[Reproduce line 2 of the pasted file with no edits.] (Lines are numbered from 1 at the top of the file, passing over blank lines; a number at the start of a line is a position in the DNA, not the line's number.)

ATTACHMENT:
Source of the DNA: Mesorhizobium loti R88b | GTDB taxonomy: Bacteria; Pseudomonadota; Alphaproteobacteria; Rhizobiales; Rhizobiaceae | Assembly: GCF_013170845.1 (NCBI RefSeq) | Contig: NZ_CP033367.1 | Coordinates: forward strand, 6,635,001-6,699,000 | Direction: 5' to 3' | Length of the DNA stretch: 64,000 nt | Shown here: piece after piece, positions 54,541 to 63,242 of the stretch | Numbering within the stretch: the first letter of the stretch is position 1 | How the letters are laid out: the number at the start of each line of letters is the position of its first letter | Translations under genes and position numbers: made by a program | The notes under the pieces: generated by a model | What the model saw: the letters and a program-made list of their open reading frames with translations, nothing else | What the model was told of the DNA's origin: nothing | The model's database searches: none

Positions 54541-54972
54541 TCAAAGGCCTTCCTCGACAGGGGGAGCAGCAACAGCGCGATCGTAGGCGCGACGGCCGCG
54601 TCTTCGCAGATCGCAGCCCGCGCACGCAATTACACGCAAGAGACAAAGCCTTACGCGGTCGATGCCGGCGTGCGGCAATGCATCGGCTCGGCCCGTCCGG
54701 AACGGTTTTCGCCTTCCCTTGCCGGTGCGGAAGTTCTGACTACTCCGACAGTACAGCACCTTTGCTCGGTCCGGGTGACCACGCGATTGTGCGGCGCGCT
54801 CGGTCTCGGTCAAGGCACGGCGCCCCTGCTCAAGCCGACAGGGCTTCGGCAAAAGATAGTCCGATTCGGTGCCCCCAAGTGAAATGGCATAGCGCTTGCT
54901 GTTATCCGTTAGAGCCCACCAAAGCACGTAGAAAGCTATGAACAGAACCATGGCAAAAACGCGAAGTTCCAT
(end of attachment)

Positions 54541-54972